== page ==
When I wasn't doing schoolwork, and sometimes when I should be doing schoolwork, these are some of the things that I spent my time doing.
I accepted my offer to Carnegie Mellon because of my love for robots. It makes sense, then, that the first student organization I joined when I got there was The Carnegie Mellon Robotics Club, affectionately known as Roboclub.
In my time in Roboclub, I was an active member on the Colony project, which aims to create a relatively low-cost robotic swarm and use to solve tasks cooperatively, the Quadrotor project, which builds and programs flying robots, and the Roborchestra project, which is devoted to building a band of self-playing robotic instruments.
From Fall 2011 to Spring 2014, I was an instructor for the Student-Taught Course 98-012: Fun with Robots, which is the longest-running course in the StuCo program's history -- narrowly beating out ice skating. Each semester, we gave approximately thirty students a chance to play with robots for a few hours a week for credit, while teaching them the basics of sensing, control, and programming. The course is graciously funded by the Robotics Institute, which means that students can keep their robot kits to experiment with on their own after the course is done.
I was elected as an officer in the Robotics Club in the 2011-2012 school year, and was elected to serve as one of two Presidents for both the 2012-2013 and 2013-2014 school years.
In November of 2011, a friend invited me to a meeting. The meeting was a few students who were trying to create an API to make all of CMU's data easy to use so that student developers could write applications that made CMU a better place. A few meetings later, I was asked to be the Chief Operations Officer of the group (a title which would later change to Director of Operations), and at that same meeting, we christened the group "ScottyLabs".
Since then, ScottyLabs has become a force on CMU's campus as a technical resource organization, providing both services and events to better the lives of student hackers, designers, and anyone with an idea. Each year, we ran TartanHacks, one of the biggest hackathons on CMU's campus. We also actively worked on the APIs@CMU, helped to run MakeCMU, and hosted a myriad of other events each year.
Personally, I was the head hacker on the
Print@ScottyLabs project, which allows anyone
@andrew.cmu.edu email address to print on the campus printers via
email -- from their computer, smartphone, or anything else that can send emails.
I was also one of the developers on the APIs@CMU
project, and was a representative for ScottyLabs at the
Campus Data Summit in summer 2013. I served as
the Director of Operations until my term
expired in 2014 (my senior year).
I like helping people. I had a basic understanding of first aid from my experiences as a Scout, so when I found out that CMU had an all-student, volunteer Emergency Medical Service, I applied. I figured it would be useful to brush up on my first aid skills and I needed a hobby. I got all that and more -- I was accepted in the Spring of 2012 and became hooked almost instantly. CMU EMS provides 24/7 coverage of the University's campus and off-campus buildings, and responds to every medical emergency including sports injuries, illness, accidents, and even students who have had a bit too much to drink.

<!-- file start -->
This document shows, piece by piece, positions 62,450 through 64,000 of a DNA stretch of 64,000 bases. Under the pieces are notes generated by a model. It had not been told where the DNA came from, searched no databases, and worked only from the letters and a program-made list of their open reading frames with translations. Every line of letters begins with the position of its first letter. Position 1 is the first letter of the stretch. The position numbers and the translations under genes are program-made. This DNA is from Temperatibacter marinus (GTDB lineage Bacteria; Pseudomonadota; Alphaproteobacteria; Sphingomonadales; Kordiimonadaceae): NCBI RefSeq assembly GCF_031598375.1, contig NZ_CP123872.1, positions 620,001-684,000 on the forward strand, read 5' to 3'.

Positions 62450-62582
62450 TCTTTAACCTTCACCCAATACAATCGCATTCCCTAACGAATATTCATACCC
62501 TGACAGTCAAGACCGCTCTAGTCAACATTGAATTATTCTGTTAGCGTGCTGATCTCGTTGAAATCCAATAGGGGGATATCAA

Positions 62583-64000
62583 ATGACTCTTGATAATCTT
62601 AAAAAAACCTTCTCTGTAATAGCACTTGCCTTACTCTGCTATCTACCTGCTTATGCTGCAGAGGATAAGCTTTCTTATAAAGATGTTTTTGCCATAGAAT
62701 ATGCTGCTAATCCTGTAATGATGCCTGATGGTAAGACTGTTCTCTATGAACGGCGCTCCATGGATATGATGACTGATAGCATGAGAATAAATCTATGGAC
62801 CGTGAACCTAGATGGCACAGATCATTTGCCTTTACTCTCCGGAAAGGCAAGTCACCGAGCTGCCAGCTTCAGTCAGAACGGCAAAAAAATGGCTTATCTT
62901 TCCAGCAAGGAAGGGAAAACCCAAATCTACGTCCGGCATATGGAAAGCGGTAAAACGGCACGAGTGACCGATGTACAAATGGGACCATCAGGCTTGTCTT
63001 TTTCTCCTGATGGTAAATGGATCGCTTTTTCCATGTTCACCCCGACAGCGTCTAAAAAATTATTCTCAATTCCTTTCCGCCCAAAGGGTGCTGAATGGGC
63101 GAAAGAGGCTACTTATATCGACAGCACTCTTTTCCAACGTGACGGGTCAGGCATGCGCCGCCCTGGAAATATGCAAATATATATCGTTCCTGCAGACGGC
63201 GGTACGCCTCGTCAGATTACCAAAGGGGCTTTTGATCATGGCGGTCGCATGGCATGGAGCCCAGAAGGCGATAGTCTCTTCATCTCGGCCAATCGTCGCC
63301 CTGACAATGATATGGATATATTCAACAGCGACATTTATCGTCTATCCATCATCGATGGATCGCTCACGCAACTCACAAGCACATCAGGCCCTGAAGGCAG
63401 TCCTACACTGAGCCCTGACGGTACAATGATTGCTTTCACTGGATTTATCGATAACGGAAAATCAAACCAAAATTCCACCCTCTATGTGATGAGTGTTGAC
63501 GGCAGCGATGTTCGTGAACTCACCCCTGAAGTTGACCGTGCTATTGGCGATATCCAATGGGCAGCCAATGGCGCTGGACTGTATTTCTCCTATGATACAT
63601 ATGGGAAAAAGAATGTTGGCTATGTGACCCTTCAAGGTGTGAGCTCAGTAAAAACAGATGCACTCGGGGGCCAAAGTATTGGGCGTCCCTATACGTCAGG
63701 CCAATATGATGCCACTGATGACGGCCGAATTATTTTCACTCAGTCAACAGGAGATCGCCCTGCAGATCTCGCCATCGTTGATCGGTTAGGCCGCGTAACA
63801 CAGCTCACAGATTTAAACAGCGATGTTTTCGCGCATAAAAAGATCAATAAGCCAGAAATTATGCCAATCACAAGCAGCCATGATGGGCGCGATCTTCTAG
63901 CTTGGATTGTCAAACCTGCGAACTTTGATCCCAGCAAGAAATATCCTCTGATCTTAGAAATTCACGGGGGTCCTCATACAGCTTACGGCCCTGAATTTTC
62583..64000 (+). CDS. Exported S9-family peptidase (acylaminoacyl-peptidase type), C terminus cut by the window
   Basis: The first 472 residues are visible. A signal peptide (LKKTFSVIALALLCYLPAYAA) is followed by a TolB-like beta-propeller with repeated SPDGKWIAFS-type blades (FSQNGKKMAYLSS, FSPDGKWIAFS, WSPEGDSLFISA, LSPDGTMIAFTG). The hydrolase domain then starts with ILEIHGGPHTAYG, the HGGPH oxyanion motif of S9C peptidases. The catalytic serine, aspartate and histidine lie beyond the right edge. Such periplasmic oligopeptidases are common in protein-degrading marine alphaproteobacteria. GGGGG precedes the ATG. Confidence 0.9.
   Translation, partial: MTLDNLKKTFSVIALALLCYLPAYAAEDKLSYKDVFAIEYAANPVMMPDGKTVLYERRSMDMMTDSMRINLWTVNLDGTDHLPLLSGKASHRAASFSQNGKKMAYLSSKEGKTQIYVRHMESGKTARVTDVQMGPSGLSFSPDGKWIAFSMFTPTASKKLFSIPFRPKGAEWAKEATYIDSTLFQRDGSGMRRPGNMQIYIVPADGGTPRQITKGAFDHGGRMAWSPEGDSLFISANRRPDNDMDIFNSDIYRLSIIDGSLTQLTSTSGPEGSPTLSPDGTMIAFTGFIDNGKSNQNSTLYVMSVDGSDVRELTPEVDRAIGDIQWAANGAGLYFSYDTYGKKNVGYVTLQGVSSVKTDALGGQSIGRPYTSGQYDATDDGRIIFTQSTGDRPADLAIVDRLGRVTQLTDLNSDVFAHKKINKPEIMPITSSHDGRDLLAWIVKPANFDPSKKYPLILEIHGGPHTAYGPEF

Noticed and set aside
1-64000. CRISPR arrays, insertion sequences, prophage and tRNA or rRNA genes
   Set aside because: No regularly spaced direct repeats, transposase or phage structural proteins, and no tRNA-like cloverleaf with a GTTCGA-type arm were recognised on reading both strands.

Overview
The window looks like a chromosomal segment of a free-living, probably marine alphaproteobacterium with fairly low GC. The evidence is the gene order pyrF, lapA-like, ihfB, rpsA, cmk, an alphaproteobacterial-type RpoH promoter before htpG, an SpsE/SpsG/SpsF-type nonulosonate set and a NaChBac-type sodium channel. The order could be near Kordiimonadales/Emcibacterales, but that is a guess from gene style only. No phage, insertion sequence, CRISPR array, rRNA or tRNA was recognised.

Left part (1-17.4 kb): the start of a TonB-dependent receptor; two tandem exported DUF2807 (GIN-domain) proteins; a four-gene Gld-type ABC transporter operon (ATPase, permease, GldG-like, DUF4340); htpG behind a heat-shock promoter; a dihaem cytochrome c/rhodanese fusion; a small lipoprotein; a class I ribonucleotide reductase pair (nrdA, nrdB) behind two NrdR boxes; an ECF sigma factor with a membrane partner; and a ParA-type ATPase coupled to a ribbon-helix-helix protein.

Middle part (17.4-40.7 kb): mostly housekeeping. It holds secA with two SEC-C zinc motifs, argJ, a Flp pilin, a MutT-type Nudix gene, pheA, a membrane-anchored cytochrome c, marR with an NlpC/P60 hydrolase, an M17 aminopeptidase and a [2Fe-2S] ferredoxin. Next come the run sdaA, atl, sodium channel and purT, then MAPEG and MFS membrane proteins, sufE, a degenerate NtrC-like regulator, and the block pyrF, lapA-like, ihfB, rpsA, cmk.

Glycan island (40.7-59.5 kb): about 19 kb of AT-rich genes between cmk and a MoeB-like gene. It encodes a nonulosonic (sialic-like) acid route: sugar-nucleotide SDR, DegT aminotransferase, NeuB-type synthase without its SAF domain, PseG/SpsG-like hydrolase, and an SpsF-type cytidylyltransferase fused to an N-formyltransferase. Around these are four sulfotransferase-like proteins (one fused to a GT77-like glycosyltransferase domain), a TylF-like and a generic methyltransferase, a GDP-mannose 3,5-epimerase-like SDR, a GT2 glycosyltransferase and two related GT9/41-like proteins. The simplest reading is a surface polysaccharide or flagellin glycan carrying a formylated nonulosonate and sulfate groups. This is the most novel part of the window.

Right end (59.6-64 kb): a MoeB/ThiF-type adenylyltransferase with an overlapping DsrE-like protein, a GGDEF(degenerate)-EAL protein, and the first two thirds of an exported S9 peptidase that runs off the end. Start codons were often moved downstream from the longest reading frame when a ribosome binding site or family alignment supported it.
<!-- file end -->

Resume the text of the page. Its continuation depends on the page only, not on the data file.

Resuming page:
I attained the rank of Medical Member, which requires demonstrating proficiency in medical skills, call progression, and on-scene leadership, at the end of the Fall 2012 semester. I served a brief stint as the External Training Director in the Spring of 2013 after a special election, and was elected to serve as the organization's Executive Director for the 2013-2014 academic year. As Executive Director, I devoted a good deal of time to identifying problems in the organization's structure and rules, and working with other members to find solutions. Along with my Operations Manager, I co-authored a new set of bylaws for the organization, which were officially adopted in April 2014, when I transitioned from Executive Director to the analogous position, Chief. Upon graduation, I was elected to the Board of Advisors.
I was certified as a Pennsylvania EMT in May of 2013.
I started playing the cello recreationally in fourth grade and have played ever since. I played for three years in the Langley High School Orchestra and served as the president of the Tri-M music honor society in my senior year. When I got to CMU, I joined the All-University Orchestra, an audition-free ensemble that puts on a free concert each semester for CMU and the Pittsburgh community. I was elected as Webmaster for the 2011-2012 academic year, and re-elected twice for the 2012-2013 and 2013-2014 seasons.
I was an active member of W3VC, the Carnegie Tech Radio Club. One of CMU's oldest student organizations, W3VC is a small but active community of ham radio operators who provide an outlet for students, faculty, staff, and alumni who have an interest in radio, in addition to providing emergency communications services for the CMU community.
One of W3VC's primary functions on campus is to provide a safety communications net for CMU Buggy free-rolls and races. This net is a formal, directed net, and I can often be found operating as Net Control or at any of the positions around the course. I served as the liaison between W3VC and Sweepstakes, the organization in charge of Buggy, from 2013 - 2014.
I also served as one of six Net Control Operators for the 2013 Pittsburgh Marathon. My callsign is KI4LGI, and I have been licensed since 2005.
I love CMU and have really enjoyed my time as a student in the School of Computer Science. To share this passion, I volunteered to lead tours of the CS Undergraduate Department for prospective and incoming students during my sophomore, junior, and senior years. I often extended these tours to include various Robotics opportunities on campus.